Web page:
The School District Adjusted Index for the School District 2006-2007 through 2011-2012.[152]

  • 2006-07 - 5.5%, Base 3.9%
  • 2007-08 - 4.9%, Base 3.4%
  • 2008-09 - 6.3%, Base 4.4%
  • 2009-10 - 5.9%, Base 4.1%
  • 2010-11 - 4.2%, Base 2.9%
  • 2011-12 - 2.0%, Base 1.4%
  • 2012-13 - 2.4%, Base 1.7%[153]

For the 2011-12 school year, the Blairsville-Saltsburg School Board did not apply for an exception to exceed the Act 1 Index. Each year, the Blairsville-Saltsburg School Board has the option of adopting either 1) a resolution in January certifying they will not increase taxes above their index or 2) a preliminary budget in February. A school district adopting the resolution may not apply for referendum exceptions or ask voters for a tax increase above the inflation index. A specific timeline for these decisions is published annually, by the Pennsylvania Department of Education.[154]

According to a state report, for the 2011-2012 school year budgets, 247 school districts adopted a resolution certifying that tax rates would not be increased above their index; 250 school districts adopted a preliminary budget. Of the 250 school districts that adopted a preliminary budget, 231 adopted real estate tax rates that exceeded their index. Tax rate increases in the other 19 school districts that adopted a preliminary budget did not exceed the school district’s index. Of the districts who sought exceptions: 221 used the pension costs exemption and 171 sought a Special Education costs exemption. Only 1 school district sought an exemption for Nonacademic School Construction Project, while 1 sought an exception for Electoral debt for school construction.[155]

The Blairsville-Saltsburg School Board did not apply for any exceptions to exceed the Act 1 index for the budget in 2011.[156] For 2009-10 school budget, the Blairsville-Saltsburg School Board did not apply for exceptions to exceed the Index.[157] In the Spring of 2010, 135 Pennsylvania school boards asked to exceed their adjusted index. Approval was granted to 133 of them and 128 sought an exception for pension costs increases.[158]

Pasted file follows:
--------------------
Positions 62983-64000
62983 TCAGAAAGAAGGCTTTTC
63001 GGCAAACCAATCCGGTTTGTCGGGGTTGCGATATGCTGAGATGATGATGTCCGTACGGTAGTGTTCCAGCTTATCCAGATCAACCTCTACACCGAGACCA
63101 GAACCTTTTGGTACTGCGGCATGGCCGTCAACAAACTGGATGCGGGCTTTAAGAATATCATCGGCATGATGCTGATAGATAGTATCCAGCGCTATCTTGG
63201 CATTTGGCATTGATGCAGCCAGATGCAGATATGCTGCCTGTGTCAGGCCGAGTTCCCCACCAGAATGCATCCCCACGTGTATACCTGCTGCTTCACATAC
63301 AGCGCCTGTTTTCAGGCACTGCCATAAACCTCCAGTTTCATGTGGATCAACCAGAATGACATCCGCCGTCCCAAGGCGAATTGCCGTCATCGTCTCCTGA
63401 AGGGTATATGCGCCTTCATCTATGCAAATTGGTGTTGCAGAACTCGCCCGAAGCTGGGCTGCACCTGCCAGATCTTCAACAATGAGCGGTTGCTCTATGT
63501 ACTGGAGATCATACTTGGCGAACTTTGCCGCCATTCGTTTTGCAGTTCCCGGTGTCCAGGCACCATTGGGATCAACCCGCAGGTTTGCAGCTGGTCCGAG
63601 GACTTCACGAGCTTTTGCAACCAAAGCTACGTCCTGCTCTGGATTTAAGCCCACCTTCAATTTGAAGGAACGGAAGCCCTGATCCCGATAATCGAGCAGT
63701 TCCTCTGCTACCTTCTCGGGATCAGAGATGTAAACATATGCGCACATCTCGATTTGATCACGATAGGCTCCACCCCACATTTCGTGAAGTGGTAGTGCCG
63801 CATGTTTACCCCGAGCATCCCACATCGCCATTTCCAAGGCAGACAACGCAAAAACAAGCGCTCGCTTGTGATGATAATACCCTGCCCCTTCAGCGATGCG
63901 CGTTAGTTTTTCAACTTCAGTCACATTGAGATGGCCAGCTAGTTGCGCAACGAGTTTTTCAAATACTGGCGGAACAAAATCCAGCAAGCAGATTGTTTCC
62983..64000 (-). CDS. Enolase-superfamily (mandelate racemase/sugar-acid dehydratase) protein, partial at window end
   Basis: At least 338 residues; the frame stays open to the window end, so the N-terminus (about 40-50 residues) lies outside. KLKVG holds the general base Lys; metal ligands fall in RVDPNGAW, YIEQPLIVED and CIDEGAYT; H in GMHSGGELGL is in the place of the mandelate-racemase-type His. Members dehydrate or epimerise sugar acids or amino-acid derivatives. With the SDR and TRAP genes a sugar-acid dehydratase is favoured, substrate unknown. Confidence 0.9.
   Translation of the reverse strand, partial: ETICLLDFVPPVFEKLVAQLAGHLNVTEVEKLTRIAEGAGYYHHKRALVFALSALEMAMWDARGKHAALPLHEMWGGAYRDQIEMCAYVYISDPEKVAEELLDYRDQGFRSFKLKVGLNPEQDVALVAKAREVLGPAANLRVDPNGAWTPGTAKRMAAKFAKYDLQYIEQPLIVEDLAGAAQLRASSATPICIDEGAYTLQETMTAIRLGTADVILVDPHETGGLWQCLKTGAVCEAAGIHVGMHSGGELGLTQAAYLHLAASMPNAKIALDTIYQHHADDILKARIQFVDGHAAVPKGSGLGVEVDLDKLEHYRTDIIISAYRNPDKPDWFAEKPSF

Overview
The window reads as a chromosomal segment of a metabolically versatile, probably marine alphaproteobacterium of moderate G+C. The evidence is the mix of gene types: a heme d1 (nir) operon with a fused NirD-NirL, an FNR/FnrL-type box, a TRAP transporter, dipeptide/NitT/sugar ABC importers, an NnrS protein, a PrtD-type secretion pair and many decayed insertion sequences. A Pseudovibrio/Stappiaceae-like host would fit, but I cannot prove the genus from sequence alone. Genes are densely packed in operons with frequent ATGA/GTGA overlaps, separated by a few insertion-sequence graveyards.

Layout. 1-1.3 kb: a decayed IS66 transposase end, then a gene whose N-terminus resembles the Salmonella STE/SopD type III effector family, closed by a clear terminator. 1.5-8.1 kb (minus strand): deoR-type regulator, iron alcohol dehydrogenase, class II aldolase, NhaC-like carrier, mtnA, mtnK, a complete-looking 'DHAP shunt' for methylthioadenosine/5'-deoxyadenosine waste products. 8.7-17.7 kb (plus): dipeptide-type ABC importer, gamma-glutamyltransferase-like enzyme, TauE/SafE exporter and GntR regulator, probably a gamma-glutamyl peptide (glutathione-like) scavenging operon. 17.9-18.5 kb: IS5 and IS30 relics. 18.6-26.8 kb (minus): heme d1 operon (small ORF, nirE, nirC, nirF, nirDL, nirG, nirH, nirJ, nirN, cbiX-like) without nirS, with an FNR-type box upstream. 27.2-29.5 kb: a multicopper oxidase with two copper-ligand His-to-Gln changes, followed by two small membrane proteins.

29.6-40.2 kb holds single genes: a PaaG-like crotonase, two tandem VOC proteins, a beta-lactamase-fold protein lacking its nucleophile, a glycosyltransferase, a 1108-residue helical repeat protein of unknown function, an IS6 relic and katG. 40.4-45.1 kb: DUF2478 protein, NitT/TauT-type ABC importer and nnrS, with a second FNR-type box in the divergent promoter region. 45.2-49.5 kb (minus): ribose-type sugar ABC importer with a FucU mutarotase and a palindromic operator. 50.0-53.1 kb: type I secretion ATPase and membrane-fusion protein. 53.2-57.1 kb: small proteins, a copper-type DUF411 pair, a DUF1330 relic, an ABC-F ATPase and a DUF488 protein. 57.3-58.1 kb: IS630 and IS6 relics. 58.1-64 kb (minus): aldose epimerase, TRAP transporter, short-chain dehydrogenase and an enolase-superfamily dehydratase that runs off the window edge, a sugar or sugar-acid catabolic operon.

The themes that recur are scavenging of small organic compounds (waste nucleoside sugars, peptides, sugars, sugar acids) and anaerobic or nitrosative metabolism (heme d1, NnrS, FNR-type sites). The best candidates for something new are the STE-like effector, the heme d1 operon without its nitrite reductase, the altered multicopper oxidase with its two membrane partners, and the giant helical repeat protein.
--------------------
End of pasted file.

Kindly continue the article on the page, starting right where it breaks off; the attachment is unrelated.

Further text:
Property tax relief[edit]

In 2010, the Homestead/Farmstead Property Tax Relief from gambling for the Blairsville-Saltsburg School District was $302 per approved permanent primary residence. In the district, 3,759 property owners applied for the tax relief.[159] The relief was subtracted from the total annual school property tax bill. Property owners apply for the relief through the county Treasurer's office. Farmers can qualify for a farmstead exemption on building used for agricultural purposes. The farm must be at least 10 contiguous acres (40,000 m2) and must be the primary residence of the owner. Farmers can qualify for both the homestead exemption and the farmstead exemption. In Indiana County, 65.17% of eligible property owners applied for property tax relief in 2009.[160] In Indiana County, the highest amount of tax relief in 2010, went to property owners in Blairsville-Saltsburg School District. In Westmoreland County, the highest relief went to New Kensington-Arnold School District property owners. The highest property tax relief in Pennsylvania went to the residents of Chester Upland School District of Delaware County who received $632 per approved homestead.[161] This was the third year they were the top recipient.

Additionally, the Pennsylvania Property Tax/Rent Rebate program is provided for low income Pennsylvanians aged 65 and older; widows and widowers aged 50 and older; and people with disabilities age 18 and older. The income limit is $35,000 for homeowners. The maximum rebate for both homeowners and renters is $650. Applicants can exclude one-half (1/2) of their Social Security income, consequently, individual with income much more than $35,000 may still qualify for a rebate. Individuals must apply annually for the rebate. This can be taken in addition to Homestead/Farmstead Property Tax Relief.[162]

Property taxes in Pennsylvania are relatively high on a national scale. According to the Tax Foundation, Pennsylvania ranked 11th in the U.S. in 2008 in terms of property taxes paid as a percentage of home value (1.34%) and 12th in the country in terms of property taxes as a percentage of income (3.55%).[163]